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Modifiable and non-modifiable risk factors for COVID-19: results from UK Biobank

By Frederick Ho, Carlos A Celis-Morales, Stuart R Gray, Srinivasa Vittal Katikireddi, Claire L. Niedzwiedz, Claire Hastie, Donald M. Lyall, Lyn D Ferguson, Colin Berry, Daniel F. Mackay, Jason MR Gill, Jill Pell, Naveed Sattar, Paul I Welsh

Posted 02 May 2020
medRxiv DOI: 10.1101/2020.04.28.20083295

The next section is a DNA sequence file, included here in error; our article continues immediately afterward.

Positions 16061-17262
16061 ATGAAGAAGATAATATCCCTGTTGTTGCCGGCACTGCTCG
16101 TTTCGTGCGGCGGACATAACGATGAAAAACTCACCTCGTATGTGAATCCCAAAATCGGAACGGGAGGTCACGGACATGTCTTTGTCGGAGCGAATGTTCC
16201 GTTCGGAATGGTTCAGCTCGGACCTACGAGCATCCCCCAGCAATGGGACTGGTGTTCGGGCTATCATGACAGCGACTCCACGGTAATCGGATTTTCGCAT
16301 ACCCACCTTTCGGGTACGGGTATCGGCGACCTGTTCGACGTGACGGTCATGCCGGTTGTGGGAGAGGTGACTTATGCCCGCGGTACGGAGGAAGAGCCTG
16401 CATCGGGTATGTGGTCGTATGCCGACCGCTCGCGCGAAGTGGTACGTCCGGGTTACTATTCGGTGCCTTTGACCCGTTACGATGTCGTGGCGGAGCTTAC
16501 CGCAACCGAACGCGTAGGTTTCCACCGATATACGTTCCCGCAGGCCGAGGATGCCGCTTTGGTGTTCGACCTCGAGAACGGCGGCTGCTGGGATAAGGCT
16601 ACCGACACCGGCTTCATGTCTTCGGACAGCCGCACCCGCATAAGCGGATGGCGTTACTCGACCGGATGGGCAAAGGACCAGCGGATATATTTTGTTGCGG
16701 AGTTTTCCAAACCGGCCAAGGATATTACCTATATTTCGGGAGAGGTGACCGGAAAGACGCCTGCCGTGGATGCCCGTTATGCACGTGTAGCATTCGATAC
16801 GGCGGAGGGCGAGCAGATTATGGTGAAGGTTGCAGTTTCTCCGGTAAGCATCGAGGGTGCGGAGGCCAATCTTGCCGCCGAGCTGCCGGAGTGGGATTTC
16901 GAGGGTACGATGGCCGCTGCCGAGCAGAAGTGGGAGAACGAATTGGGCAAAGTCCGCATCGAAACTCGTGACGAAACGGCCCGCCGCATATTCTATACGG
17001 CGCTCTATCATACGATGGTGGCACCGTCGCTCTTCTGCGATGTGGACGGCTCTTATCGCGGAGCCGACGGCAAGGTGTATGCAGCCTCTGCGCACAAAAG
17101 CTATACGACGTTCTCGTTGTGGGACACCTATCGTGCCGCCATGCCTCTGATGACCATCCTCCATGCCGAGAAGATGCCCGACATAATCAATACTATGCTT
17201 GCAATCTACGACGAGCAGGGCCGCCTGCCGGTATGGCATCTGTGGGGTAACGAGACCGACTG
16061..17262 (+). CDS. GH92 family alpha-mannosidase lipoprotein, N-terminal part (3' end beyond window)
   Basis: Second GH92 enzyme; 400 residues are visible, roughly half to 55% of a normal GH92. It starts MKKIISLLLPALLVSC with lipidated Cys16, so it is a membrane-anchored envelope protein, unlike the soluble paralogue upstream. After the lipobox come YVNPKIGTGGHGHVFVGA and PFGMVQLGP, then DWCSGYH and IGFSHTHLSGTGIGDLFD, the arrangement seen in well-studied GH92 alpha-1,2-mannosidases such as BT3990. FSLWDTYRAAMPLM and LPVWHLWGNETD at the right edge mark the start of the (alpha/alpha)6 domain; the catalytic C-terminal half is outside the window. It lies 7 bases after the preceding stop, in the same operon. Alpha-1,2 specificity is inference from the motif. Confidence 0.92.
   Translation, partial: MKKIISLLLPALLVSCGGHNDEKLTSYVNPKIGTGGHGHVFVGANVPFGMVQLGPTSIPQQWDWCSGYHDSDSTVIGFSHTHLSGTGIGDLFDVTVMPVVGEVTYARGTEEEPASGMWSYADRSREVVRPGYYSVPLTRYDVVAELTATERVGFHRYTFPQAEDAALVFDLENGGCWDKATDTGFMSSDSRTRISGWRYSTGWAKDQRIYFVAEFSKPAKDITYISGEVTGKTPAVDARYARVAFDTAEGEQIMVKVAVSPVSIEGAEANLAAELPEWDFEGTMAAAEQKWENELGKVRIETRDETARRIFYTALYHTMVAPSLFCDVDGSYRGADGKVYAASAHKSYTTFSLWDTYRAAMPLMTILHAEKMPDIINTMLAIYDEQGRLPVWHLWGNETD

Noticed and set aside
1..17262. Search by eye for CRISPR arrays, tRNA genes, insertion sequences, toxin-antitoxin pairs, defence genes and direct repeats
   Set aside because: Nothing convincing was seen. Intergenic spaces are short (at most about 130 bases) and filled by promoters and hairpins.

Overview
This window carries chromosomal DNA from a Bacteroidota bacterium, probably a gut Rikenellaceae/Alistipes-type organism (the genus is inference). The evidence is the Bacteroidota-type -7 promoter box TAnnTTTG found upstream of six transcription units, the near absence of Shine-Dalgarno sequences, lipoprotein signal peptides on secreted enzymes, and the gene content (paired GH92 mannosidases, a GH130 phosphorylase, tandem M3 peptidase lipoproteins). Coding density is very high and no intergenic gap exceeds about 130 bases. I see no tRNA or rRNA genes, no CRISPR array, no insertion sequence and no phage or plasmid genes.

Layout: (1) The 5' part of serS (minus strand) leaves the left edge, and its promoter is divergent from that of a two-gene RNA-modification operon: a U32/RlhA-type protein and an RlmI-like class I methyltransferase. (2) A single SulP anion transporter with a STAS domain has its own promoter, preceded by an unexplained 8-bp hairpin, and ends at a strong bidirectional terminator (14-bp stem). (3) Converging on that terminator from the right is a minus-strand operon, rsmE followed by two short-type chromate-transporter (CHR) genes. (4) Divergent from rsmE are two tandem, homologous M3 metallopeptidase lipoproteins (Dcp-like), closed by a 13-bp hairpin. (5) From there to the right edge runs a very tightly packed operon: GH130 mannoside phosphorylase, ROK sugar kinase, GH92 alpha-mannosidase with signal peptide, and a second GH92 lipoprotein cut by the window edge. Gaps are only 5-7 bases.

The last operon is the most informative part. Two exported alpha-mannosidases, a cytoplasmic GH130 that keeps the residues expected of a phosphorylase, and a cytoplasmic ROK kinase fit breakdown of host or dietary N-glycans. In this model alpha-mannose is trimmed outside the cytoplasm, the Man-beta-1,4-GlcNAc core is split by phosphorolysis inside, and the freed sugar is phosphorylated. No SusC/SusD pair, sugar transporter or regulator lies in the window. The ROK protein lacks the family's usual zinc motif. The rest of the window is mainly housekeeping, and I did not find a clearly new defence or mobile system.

Background Information on risk factors for COVID-19 is sub-optimal. We investigated demographic, lifestyle, socioeconomic, and clinical risk factors, and compared them to risk factors for pneumonia and influenza in UK Biobank. Methods UK Biobank recruited 37-70 year olds in 2006-2010 from the general population. The outcome of confirmed COVID-19 infection (positive SARS-CoV-2 test) was linked to baseline UK Biobank data. Incident influenza and pneumonia were obtained from primary care data. Poisson regression was used to study the association of exposure variables with outcomes. Findings Among 428,225 participants, 340 had confirmed COVID-19. After multivariable adjustment, modifiable risk factors were higher body mass index (RR 1.24 per SD increase), smoking (RR 1.38), slow walking pace as a proxy for physical fitness (RR 1.66) and use of blood pressure medications as a proxy for hypertension (RR 1.40). Non-modifiable risk factors included older age (RR 1.10 per 5 years), male sex (RR 1.64), black ethnicity (RR 1.86), socioeconomic deprivation (RR 1.26 per SD increase in Townsend Index), longstanding illness (RR 1.38) and high cystatin C (RR 1.24 per 1 SD increase). The risk factors overlapped with pneumonia somewhat; less so for influenza. The associations with modifiable risk factors were generally stronger for COVID-19, than pneumonia or influenza. Interpretation These findings suggest that modification of lifestyle may help to reduce the risk of COVID-19 and could be a useful adjunct to other interventions, such as social distancing and shielding of high risk. Funding British Heart Foundation, Medical Research Council, Chief Scientist Office.

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